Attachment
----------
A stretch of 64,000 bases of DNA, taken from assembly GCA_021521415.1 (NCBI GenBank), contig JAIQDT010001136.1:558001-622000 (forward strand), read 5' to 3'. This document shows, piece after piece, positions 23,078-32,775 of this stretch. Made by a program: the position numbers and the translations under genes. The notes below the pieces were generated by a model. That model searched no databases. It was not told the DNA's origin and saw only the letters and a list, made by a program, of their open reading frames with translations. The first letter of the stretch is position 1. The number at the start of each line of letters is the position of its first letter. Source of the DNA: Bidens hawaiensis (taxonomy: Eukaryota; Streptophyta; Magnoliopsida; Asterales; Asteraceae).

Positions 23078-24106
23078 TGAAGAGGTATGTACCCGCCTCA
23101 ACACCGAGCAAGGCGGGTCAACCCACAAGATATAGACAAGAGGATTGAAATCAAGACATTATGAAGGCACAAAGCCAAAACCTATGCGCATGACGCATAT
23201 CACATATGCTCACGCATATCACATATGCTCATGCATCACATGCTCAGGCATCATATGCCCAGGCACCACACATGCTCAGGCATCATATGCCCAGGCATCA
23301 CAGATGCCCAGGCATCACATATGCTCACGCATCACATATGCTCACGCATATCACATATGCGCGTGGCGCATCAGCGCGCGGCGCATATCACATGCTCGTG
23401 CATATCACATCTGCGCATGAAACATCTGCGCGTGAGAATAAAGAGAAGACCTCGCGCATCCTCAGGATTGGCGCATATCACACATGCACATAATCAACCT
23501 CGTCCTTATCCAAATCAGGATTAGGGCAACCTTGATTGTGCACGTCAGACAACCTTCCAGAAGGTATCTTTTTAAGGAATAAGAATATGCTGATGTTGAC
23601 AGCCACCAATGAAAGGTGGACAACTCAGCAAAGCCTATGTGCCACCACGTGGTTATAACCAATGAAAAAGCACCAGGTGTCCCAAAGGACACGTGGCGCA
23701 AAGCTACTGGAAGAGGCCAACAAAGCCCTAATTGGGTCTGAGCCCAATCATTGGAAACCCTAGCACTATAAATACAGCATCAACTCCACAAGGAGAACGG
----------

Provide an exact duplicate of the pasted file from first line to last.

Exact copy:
A stretch of 64,000 bases of DNA, taken from assembly GCA_021521415.1 (NCBI GenBank), contig JAIQDT010001136.1:558001-622000 (forward strand), read 5' to 3'. This document shows, piece after piece, positions 23,078-32,775 of this stretch. Made by a program: the position numbers and the translations under genes. The notes below the pieces were generated by a model. That model searched no databases. It was not told the DNA's origin and saw only the letters and a list, made by a program, of their open reading frames with translations. The first letter of the stretch is position 1. The number at the start of each line of letters is the position of its first letter. Source of the DNA: Bidens hawaiensis (taxonomy: Eukaryota; Streptophyta; Magnoliopsida; Asterales; Asteraceae).

Positions 23078-24106
23078 TGAAGAGGTATGTACCCGCCTCA
23101 ACACCGAGCAAGGCGGGTCAACCCACAAGATATAGACAAGAGGATTGAAATCAAGACATTATGAAGGCACAAAGCCAAAACCTATGCGCATGACGCATAT
23201 CACATATGCTCACGCATATCACATATGCTCATGCATCACATGCTCAGGCATCATATGCCCAGGCACCACACATGCTCAGGCATCATATGCCCAGGCATCA
23301 CAGATGCCCAGGCATCACATATGCTCACGCATCACATATGCTCACGCATATCACATATGCGCGTGGCGCATCAGCGCGCGGCGCATATCACATGCTCGTG
23401 CATATCACATCTGCGCATGAAACATCTGCGCGTGAGAATAAAGAGAAGACCTCGCGCATCCTCAGGATTGGCGCATATCACACATGCACATAATCAACCT
23501 CGTCCTTATCCAAATCAGGATTAGGGCAACCTTGATTGTGCACGTCAGACAACCTTCCAGAAGGTATCTTTTTAAGGAATAAGAATATGCTGATGTTGAC
23601 AGCCACCAATGAAAGGTGGACAACTCAGCAAAGCCTATGTGCCACCACGTGGTTATAACCAATGAAAAAGCACCAGGTGTCCCAAAGGACACGTGGCGCA
23701 AAGCTACTGGAAGAGGCCAACAAAGCCCTAATTGGGTCTGAGCCCAATCATTGGAAACCCTAGCACTATAAATACAGCATCAACTCCACAAGGAGAACGG